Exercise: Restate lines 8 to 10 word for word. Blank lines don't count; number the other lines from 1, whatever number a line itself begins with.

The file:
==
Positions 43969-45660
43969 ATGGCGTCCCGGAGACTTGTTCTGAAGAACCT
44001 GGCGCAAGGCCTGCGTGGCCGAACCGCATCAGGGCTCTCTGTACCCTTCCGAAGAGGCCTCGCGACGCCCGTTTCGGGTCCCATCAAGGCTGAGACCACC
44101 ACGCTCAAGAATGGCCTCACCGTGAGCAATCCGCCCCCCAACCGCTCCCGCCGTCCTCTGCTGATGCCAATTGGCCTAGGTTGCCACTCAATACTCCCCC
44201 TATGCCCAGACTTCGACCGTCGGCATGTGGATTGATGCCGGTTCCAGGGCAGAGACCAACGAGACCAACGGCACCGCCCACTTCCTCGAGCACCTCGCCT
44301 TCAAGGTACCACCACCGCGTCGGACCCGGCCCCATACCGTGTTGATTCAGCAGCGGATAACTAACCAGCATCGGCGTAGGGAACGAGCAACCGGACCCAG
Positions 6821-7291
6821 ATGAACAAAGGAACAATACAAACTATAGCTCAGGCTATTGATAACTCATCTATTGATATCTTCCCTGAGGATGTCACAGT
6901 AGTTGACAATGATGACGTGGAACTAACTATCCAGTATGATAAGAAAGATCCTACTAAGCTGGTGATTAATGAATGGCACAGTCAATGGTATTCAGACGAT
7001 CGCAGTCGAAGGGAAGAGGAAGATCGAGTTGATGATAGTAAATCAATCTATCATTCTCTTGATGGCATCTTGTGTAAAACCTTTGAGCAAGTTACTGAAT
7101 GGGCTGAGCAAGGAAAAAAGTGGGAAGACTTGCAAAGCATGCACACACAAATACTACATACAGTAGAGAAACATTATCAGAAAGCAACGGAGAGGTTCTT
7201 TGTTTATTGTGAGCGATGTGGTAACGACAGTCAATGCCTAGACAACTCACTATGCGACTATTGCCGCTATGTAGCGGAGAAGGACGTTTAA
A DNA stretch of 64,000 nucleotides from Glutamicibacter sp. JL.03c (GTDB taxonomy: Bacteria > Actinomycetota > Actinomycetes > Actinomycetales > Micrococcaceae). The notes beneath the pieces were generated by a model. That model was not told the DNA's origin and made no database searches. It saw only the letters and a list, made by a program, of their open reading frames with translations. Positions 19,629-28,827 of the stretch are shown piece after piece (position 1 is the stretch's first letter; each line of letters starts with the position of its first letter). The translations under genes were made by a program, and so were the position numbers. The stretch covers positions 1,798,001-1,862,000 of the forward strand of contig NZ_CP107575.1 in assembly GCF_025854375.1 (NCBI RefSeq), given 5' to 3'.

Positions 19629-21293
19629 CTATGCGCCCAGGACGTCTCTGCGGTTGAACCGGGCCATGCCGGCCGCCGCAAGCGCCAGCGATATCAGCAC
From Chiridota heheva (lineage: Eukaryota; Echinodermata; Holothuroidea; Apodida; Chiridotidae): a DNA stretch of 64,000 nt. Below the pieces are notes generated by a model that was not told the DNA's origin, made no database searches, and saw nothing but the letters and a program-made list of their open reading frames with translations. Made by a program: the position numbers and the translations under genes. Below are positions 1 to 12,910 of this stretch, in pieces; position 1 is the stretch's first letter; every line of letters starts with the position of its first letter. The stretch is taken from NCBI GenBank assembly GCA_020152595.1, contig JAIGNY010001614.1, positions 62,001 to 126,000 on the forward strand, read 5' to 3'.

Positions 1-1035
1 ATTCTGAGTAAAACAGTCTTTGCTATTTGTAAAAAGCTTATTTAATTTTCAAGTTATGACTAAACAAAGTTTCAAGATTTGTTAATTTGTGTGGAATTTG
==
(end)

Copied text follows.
6821 ATGAACAAAGGAACAATACAAACTATAGCTCAGGCTATTGATAACTCATCTATTGATATCTTCCCTGAGGATGTCACAGT
6901 AGTTGACAATGATGACGTGGAACTAACTATCCAGTATGATAAGAAAGATCCTACTAAGCTGGTGATTAATGAATGGCACAGTCAATGGTATTCAGACGAT
7001 CGCAGTCGAAGGGAAGAGGAAGATCGAGTTGATGATAGTAAATCAATCTATCATTCTCTTGATGGCATCTTGTGTAAAACCTTTGAGCAAGTTACTGAAT